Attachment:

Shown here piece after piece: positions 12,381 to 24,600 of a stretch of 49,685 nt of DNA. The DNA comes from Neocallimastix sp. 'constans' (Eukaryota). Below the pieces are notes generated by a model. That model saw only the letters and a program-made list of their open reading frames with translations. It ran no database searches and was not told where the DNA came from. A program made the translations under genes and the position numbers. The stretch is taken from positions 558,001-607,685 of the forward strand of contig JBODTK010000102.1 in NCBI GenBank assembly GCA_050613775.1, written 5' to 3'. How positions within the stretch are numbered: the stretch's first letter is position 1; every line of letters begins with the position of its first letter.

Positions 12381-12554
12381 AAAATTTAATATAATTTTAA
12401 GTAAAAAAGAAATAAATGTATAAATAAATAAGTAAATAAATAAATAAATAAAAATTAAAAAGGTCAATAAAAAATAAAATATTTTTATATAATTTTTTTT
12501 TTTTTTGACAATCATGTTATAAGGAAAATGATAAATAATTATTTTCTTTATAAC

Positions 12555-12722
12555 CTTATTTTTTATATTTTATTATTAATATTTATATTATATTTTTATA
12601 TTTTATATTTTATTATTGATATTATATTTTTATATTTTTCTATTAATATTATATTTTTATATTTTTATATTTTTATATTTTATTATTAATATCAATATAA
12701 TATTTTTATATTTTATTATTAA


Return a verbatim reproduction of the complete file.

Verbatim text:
Shown here piece after piece: positions 12,381 to 24,600 of a stretch of 49,685 nt of DNA. The DNA comes from Neocallimastix sp. 'constans' (Eukaryota). Below the pieces are notes generated by a model. That model saw only the letters and a program-made list of their open reading frames with translations. It ran no database searches and was not told where the DNA came from. A program made the translations under genes and the position numbers. The stretch is taken from positions 558,001-607,685 of the forward strand of contig JBODTK010000102.1 in NCBI GenBank assembly GCA_050613775.1, written 5' to 3'. How positions within the stretch are numbered: the stretch's first letter is position 1; every line of letters begins with the position of its first letter.

Positions 12381-12554
12381 AAAATTTAATATAATTTTAA
12401 GTAAAAAAGAAATAAATGTATAAATAAATAAGTAAATAAATAAATAAATAAAAATTAAAAAGGTCAATAAAAAATAAAATATTTTTATATAATTTTTTTT
12501 TTTTTTGACAATCATGTTATAAGGAAAATGATAAATAATTATTTTCTTTATAAC

Positions 12555-12722
12555 CTTATTTTTTATATTTTATTATTAATATTTATATTATATTTTTATA
12601 TTTTATATTTTATTATTGATATTATATTTTTATATTTTTCTATTAATATTATATTTTTATATTTTTATATTTTTATATTTTATTATTAATATCAATATAA
12701 TATTTTTATATTTTATTATTAA